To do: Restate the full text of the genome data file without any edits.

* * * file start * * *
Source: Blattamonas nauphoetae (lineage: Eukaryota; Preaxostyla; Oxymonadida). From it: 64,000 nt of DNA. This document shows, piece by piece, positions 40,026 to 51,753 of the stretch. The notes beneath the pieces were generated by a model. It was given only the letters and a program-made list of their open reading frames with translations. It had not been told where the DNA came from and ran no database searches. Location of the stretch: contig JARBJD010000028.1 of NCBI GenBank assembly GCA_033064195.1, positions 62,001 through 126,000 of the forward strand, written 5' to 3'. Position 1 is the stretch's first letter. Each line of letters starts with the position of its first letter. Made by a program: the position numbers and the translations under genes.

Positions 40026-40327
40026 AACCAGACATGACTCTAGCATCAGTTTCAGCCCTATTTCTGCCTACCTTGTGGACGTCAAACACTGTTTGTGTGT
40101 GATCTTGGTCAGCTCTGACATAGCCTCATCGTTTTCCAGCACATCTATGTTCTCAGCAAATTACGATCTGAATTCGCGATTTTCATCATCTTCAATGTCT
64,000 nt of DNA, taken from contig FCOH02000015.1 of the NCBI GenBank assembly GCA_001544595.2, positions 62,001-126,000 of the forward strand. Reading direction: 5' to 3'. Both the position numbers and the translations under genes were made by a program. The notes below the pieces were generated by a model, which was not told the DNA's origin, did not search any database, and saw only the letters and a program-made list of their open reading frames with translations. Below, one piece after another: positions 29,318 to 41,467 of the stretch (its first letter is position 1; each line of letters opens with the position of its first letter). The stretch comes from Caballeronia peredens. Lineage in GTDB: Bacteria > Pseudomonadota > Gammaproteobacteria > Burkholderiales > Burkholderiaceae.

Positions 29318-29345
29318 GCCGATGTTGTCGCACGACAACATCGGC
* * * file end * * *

Source: Blattamonas nauphoetae (lineage: Eukaryota; Preaxostyla; Oxymonadida). From it: 64,000 nt of DNA. This document shows, piece by piece, positions 40,026 to 51,753 of the stretch. The notes beneath the pieces were generated by a model. It was given only the letters and a program-made list of their open reading frames with translations. It had not been told where the DNA came from and ran no database searches. Location of the stretch: contig JARBJD010000028.1 of NCBI GenBank assembly GCA_033064195.1, positions 62,001 through 126,000 of the forward strand, written 5' to 3'. Position 1 is the stretch's first letter. Each line of letters starts with the position of its first letter. Made by a program: the position numbers and the translations under genes.

Positions 40026-40327
40026 AACCAGACATGACTCTAGCATCAGTTTCAGCCCTATTTCTGCCTACCTTGTGGACGTCAAACACTGTTTGTGTGT
40101 GATCTTGGTCAGCTCTGACATAGCCTCATCGTTTTCCAGCACATCTATGTTCTCAGCAAATTACGATCTGAATTCGCGATTTTCATCATCTTCAATGTCT
64,000 nt of DNA, taken from contig FCOH02000015.1 of the NCBI GenBank assembly GCA_001544595.2, positions 62,001-126,000 of the forward strand. Reading direction: 5' to 3'. Both the position numbers and the translations under genes were made by a program. The notes below the pieces were generated by a model, which was not told the DNA's origin, did not search any database, and saw only the letters and a program-made list of their open reading frames with translations. Below, one piece after another: positions 29,318 to 41,467 of the stretch (its first letter is position 1; each line of letters opens with the position of its first letter). The stretch comes from Caballeronia peredens. Lineage in GTDB: Bacteria > Pseudomonadota > Gammaproteobacteria > Burkholderiales > Burkholderiaceae.

Positions 29318-29345
29318 GCCGATGTTGTCGCACGACAACATCGGC